Grid Framework version 1.3.3 released

Grid Framework version 1.3.3 has been approved by the Asset Store team. This update adresses a bug introduced in version 1.3.2 where values of colour vectors (such as axisColor) and bool vectors were not persistent. Now they will stick again. I also broke the examples for the sliding puzzle and movement with obstacles, which are now fixed. Based upon a customer's question I also built a snake game example; it's mostly an extension of the grid-based movement but with several snake segments following each other.
And last, but for some people certainly not least, if you delete the local documentation (found in the WebPlayerTemplates folder) the help menu entry will forward you to an online documentation instead. Some customers complained about me cluttering their project with that folders, and they are right, but unfortunately that's the only place where I can place the files, or else Unity will try to compile the JavaScript files and throw a ton of errors.

The documentation files are all contained in that one folder, so you can either uncheck it when importing, delete the folder after import or move it somewhere else. I know this is inconvenient, but unless Unity provides me with a proper way to bundle offline documentation this is the best I can do.


Grid Framework version 1.3.2 released

Version 1.3.2 of Grid Framework has been approved by the Asset Store Team. The biggest news is the  addition of new coordinate systems for hexagonal grids. You have cubic coordinates, rhombic coordinates and the old odd herringbone coordinates now. Even herringbone and barycentric coordinates will be added at some point in the future for the sake of completion, but they are no priority.

The documentation received a complete overhaul. Rather than two manually typed PDFs you now have one automatically generated Doxygen documentation in HTML format. Previously you accessed it by double-clicking the PDF in your project view, not you can just go to Unity's help menu and the documentation will open up in your browser.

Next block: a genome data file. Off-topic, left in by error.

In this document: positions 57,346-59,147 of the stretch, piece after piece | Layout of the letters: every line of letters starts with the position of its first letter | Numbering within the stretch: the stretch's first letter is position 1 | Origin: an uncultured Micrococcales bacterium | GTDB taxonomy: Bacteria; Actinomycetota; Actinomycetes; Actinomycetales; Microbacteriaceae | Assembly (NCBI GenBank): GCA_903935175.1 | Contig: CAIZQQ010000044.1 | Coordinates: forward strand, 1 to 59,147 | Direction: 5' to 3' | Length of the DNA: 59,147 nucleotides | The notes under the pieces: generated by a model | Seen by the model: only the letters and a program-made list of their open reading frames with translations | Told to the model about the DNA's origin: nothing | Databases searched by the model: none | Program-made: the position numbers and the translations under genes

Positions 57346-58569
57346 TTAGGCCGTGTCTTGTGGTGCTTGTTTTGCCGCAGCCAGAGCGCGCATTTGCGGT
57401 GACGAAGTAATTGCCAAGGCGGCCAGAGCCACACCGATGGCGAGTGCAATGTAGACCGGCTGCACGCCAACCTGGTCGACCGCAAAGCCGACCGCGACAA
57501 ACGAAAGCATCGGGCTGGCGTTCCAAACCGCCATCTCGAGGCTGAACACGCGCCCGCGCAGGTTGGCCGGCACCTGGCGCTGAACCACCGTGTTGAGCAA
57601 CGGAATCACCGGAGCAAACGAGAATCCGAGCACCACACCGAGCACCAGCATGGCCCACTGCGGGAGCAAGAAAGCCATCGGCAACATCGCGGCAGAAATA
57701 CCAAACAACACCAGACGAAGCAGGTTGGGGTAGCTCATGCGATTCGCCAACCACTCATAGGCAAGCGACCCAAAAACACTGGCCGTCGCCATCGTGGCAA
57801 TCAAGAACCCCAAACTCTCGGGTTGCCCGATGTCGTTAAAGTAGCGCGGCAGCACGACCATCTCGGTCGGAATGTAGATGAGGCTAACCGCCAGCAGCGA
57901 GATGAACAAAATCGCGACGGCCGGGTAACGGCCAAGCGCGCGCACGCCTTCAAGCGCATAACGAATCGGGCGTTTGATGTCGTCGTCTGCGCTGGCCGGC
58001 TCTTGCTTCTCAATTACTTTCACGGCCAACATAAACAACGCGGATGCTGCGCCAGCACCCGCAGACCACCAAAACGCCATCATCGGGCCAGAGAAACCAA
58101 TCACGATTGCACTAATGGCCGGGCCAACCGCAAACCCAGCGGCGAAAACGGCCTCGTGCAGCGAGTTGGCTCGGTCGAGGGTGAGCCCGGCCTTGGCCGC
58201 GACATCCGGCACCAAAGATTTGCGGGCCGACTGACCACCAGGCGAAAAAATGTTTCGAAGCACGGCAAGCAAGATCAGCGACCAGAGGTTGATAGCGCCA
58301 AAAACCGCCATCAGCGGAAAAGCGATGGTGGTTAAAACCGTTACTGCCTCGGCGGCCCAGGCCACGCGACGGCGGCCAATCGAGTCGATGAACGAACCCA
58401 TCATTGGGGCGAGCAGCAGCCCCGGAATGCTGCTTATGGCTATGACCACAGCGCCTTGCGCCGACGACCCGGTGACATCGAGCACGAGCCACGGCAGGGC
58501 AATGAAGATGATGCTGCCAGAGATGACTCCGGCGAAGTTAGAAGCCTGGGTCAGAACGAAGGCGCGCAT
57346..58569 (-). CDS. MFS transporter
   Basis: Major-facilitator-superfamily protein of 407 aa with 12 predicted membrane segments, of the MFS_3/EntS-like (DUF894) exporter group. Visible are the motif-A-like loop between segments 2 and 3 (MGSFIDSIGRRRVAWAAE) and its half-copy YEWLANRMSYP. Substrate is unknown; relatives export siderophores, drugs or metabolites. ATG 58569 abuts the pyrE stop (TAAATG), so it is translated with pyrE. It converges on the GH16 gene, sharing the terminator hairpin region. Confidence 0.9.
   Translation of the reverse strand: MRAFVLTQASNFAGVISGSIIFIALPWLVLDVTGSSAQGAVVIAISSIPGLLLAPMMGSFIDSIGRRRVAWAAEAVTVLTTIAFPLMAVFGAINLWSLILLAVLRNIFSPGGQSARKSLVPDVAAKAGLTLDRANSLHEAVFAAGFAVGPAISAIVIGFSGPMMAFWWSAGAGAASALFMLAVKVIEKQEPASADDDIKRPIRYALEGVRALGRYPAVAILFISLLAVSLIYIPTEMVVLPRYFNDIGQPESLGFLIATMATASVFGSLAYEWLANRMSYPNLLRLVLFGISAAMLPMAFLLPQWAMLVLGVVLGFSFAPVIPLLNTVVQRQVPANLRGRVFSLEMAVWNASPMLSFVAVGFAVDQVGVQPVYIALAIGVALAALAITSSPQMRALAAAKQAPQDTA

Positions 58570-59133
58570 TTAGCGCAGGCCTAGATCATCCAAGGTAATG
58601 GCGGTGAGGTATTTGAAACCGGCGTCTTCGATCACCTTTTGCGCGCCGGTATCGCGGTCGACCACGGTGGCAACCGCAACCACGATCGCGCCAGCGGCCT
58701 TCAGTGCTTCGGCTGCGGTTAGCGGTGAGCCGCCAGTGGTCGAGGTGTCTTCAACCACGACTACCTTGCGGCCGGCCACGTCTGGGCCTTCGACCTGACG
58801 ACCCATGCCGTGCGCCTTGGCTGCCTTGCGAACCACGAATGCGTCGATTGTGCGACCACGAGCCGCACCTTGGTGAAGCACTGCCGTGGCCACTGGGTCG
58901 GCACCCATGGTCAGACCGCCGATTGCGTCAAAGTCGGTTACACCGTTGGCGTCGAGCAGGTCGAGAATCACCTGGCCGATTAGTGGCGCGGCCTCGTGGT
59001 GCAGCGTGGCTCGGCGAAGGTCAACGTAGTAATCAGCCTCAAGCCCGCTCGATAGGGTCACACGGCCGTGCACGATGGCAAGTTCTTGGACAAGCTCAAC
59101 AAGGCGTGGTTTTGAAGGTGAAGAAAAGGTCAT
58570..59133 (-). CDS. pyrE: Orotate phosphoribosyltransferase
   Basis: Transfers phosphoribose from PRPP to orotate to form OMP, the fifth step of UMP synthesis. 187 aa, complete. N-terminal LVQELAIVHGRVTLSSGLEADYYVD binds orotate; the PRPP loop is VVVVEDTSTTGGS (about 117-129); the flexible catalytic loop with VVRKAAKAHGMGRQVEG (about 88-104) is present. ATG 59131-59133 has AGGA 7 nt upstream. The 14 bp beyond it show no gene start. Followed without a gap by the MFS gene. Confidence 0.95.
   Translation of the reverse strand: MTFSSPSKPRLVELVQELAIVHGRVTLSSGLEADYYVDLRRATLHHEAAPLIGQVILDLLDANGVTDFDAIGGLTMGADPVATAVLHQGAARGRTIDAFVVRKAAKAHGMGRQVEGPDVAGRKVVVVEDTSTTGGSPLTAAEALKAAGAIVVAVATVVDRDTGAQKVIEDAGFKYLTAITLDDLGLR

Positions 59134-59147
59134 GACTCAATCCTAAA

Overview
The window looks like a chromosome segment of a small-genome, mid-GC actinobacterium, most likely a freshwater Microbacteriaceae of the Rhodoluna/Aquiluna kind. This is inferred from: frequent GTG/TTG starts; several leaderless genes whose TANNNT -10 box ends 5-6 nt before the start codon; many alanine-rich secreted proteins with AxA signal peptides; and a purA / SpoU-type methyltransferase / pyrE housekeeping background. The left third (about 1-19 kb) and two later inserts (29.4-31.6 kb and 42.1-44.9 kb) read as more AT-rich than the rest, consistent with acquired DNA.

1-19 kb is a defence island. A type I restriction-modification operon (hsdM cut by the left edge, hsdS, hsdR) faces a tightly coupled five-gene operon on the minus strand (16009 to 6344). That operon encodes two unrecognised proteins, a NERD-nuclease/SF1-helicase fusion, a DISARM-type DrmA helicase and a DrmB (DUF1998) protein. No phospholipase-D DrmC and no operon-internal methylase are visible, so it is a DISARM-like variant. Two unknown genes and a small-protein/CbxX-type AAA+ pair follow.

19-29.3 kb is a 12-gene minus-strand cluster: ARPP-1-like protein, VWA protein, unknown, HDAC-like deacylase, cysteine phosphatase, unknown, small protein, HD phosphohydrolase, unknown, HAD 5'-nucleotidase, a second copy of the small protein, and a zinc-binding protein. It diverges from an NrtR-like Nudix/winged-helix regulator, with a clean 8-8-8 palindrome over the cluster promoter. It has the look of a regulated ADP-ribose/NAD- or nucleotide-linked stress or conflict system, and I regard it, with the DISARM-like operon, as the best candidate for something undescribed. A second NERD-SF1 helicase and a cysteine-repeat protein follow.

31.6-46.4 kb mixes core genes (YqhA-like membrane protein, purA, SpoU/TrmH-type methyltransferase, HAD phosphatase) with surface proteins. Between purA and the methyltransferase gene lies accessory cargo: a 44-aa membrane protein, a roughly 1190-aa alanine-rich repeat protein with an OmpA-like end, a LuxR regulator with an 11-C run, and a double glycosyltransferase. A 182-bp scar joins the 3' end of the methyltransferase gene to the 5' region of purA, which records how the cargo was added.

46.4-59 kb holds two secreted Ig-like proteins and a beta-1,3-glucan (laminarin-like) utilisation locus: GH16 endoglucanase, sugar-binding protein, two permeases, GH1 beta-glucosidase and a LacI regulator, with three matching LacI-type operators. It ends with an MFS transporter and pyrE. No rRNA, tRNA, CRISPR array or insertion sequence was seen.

The user manual and scripting API are now together again. The top- and sidebar of the HTML can be used to quickly find what you want. There is also a new section called Legacy Support that contains information on changed or dropped features and how to restore them or upgrade your code. The changelog has also been added to the manual, thanks to Markdown you now have both a nicely formatted HTMl and a well readable plain text file.

There are also two new examles. The first example constructs a SimCity-like terrain mesh from a plain text file containing the heights as integers and allows you raise and lower vertices by clicking them. Just set up your grid, insert your height file and click play.
The other example uses polar grids to simulate a rotary dial, as found on old telephones. Click a number and the dial will rotate that much, print a message and then rotate back. This example can be used for circular GUIs, menus, clocks or anything else that needs to rotate around angles.

There is also the usual bug-fixing, vertex matrix methods got cut and the NearestFace/BoxG methods of rectangular grids have changed somewhat. You can find the exact details in the Legacy Support section of the documentation. Here is the full changelog:

- Hex Grids: new coordinate systems, see the manual page about @ref hex_grid for more information.